PPG Automotive Refinish & Commercial Coatings

Washington State's Precision Collision Fuels Growth With Water

One cannot help but feel optimistic after speaking with Greg Wright, president and COO of Precision Collision, 
a 17-store operation based in the Seattle area. From his vantage point as the leader of the largest MSO in the 

state of Washington, he sees plenty of opportunity—fueled, in part, by his shops’ recent conversion to a waterborne paint system.

“It’s just the right thing to do,” says Greg about Precision’s 2010 decision to switch to Envirobase® High Performance basecoat. “More than anything, this is a relationshipbased business and our customers—both the business-to-business and consumer ones—definitely see the value of using an environmentally-conscious product.”

Paying attention to relationships has definitely paid off. Despite flat growth in the industry overall, Precision Collision finished the first half of 2011 20% ahead of same-store sales for the preceding year. Currently the company operates 17 stores and seems poised for even further expansion.

After consulting last fall with the PPG regional team, and distributor Wesco Autobody Supply, Greg decided to convert each of Precision Collision’s shops to Envirobase® High Performance, and there’s been no looking back. “We sprayed the last solvent at each store on a Friday,” says marketing director, Mark Lovell. “On Monday, we were spraying waterborne at that store, and then moving on to convert the next shop.”

Advance training helped ensure a successful transition. Prior to the switch, each painter and painter’s helper attended one- or two-day training at a PPG Business Development Center. PPG representatives were also on hand to help out onsite during the week following conversion, and remained available for technical support in the weeks and months thereafter.

“Initially, I had concerns about equipment needs,” relates Greg, commenting on the conversion. “There seemed to be a lot of talk out there about blowers and fans and air moving equipment. But once our painters grew accustomed to waterborne, we found that other than handheld fans, there really weren’t any significant equipment changes needed.”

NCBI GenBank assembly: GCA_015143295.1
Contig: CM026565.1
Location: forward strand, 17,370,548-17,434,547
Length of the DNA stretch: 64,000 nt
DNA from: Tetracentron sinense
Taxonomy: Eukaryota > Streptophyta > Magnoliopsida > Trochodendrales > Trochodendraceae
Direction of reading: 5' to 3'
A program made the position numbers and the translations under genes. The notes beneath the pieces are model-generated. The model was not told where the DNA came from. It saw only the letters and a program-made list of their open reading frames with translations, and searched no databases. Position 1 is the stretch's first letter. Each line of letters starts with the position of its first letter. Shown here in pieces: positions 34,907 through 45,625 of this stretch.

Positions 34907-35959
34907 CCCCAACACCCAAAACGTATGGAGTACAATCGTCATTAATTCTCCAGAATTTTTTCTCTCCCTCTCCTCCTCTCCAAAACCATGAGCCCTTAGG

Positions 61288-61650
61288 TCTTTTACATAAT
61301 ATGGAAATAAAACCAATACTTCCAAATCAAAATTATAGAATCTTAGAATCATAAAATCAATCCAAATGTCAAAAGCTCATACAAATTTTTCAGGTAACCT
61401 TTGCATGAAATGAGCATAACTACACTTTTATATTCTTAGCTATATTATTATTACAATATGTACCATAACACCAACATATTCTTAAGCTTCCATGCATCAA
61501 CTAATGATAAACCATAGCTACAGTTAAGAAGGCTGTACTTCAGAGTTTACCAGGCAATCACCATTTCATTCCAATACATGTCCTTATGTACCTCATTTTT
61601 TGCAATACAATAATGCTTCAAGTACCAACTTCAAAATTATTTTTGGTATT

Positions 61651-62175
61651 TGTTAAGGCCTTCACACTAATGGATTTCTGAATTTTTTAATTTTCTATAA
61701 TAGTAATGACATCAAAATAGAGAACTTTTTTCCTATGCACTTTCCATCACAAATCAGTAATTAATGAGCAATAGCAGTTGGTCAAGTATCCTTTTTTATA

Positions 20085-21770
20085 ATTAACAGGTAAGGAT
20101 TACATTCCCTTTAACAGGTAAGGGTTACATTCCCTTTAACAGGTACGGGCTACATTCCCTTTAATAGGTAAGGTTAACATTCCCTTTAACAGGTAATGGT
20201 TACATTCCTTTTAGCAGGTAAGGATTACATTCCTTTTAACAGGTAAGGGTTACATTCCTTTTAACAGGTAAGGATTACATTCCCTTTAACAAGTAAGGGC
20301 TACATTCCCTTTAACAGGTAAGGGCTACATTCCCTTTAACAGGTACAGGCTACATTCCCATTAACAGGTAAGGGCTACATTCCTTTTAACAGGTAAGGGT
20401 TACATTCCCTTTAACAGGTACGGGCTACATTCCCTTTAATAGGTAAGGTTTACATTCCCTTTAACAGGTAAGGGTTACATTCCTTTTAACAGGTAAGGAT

Greg is confident that each of his painters would likely give the move to waterborne a thumbs-up. “I’ve never heard anything but positive things about the choice,” Greg says. “It’s obviously a better product, but the fact that so many manufacturers are using water-based product in their assembly lines is also key.

“Why would an auto dealer refer work to a shop that isn’t using the same material as the original finish?”

Given the “greenness” of the Seattle area, it’s somewhat of a surprise that Precision

Collision is the first large MSO to convert to waterborne, and Greg is proud of the company’s leadership in this area. His past experience with mega retail chains (Costco, Fred Meyer, and Jo-Ann stores) has made him unafraid to challenge the status quo and given him a strong appreciation for strategic partnerships, such as the one he has with PPG. He is also keen on process improvement, standardization and business metrics which is one reason that key Precision Collision personnel are signed up to participate in PPG’s MVP Green Belt training in the near future.

Among the metrics that Precision Collision is most proud of is CSI (customer satisfaction index) that consistently hits the high 90s—across all stores. That is the sort of consistent customer experience that Greg strives for, because he knows it has an exponential effect on growth.

“Like any business,” says Greg, “ours is based on providing a good experience, a good product and a good price. But in collision repair, there’s another relationship—the one with insurers—that comes into play. At Costco, the customer didn’t care who was the fastest cashier.